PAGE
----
Solutions to poverty are hard to find

Solutions to poverty are hard to find

A lot of talk happens around the issue of poverty, yet “we”, as a society, do not provide the supports necessary for people to move out of the poverty cycle. 

Often poverty is described as living below a certain income level. However, the lived experience of poverty is more complex than that. There’s often a variety of other poverty indicators and circumstances that define and create poverty, and keep people living without access to basic needs and even a modest standard of living.

I participated in the recent Anti-Poverty Roundtable in Hay River. This is the sixth annual gathering hosted by the NWT Department of Health and Social Services, and the first one I have attended.

Funding under the NWT anti-poverty fund, and other programs, often support stop-gap, immediate services, such as soup kitchens, other food programs, homeless shelters, and so on. These are valuable and important interventions. But how do we start to move the needle and create programs that produce long-term outcomes? How do we prevent poverty in the first place? How do we move families and individuals out of poverty? I don’t have the answer, but I can provide you with some food for thought, courtesy of the No Place for Poverty Committee.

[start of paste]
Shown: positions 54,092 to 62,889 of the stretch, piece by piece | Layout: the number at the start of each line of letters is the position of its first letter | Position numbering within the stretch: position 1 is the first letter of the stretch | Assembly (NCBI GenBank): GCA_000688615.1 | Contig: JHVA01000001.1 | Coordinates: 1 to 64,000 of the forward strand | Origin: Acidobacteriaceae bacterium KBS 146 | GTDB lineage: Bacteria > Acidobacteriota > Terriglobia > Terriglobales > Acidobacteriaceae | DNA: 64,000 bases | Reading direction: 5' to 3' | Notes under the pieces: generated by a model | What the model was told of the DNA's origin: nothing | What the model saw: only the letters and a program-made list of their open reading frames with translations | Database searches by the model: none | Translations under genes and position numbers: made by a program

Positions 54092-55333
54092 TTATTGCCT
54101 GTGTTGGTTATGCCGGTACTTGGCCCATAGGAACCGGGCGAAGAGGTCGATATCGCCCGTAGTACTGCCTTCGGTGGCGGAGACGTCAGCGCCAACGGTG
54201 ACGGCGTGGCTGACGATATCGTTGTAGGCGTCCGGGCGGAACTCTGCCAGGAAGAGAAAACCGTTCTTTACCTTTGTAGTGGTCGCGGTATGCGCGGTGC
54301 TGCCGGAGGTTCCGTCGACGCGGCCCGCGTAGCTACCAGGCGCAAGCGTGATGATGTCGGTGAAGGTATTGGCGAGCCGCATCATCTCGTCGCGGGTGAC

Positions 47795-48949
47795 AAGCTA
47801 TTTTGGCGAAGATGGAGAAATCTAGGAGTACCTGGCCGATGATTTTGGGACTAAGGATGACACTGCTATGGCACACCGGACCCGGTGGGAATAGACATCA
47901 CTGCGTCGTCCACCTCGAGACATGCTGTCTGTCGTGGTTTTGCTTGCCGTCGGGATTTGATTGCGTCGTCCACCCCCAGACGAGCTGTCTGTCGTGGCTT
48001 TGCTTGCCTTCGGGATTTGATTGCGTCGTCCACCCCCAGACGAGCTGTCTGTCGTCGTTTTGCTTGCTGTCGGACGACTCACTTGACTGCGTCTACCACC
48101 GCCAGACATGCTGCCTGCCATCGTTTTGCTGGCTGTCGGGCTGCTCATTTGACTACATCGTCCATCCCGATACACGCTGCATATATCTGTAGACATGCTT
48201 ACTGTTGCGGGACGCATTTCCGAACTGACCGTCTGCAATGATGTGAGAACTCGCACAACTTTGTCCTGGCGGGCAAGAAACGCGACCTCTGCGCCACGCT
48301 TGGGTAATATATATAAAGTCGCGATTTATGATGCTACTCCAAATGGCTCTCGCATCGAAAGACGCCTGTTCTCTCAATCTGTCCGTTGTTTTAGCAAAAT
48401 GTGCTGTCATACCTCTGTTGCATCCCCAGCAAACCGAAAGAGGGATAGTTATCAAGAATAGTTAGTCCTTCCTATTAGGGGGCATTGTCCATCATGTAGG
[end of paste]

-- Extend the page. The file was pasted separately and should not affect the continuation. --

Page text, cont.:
• The number of NWT households on income assistance saw a 10% increase in one year (2017).
  • More NWT residents faced food insecurity in 2016 than in 2010. 15% of those 12 years of age and over experienced moderate to severe food insecurity.
  • The Salvation Army in Yellowknife has increased its distribution of food hampers by 187% since 2014.
  • The GNWT last measured housing problems in 2014. At that time, one in five NWT households had one or more major housing problems.
  • Literacy is related to poverty. Almost half of Canadian adults (aged 15 to 65) have literacy levels low enough to affect their activities at home, at work, and in their community.

The territorial government is updating the NWT anti-poverty action plan. This week’s annual report card on child poverty in Canada says affordable quality childcare is the single most important way to reduce poverty. What’s your solution to poverty in your community? We’d love to hear your suggestions.

— Kathryn Barry Paddock, Executive Director

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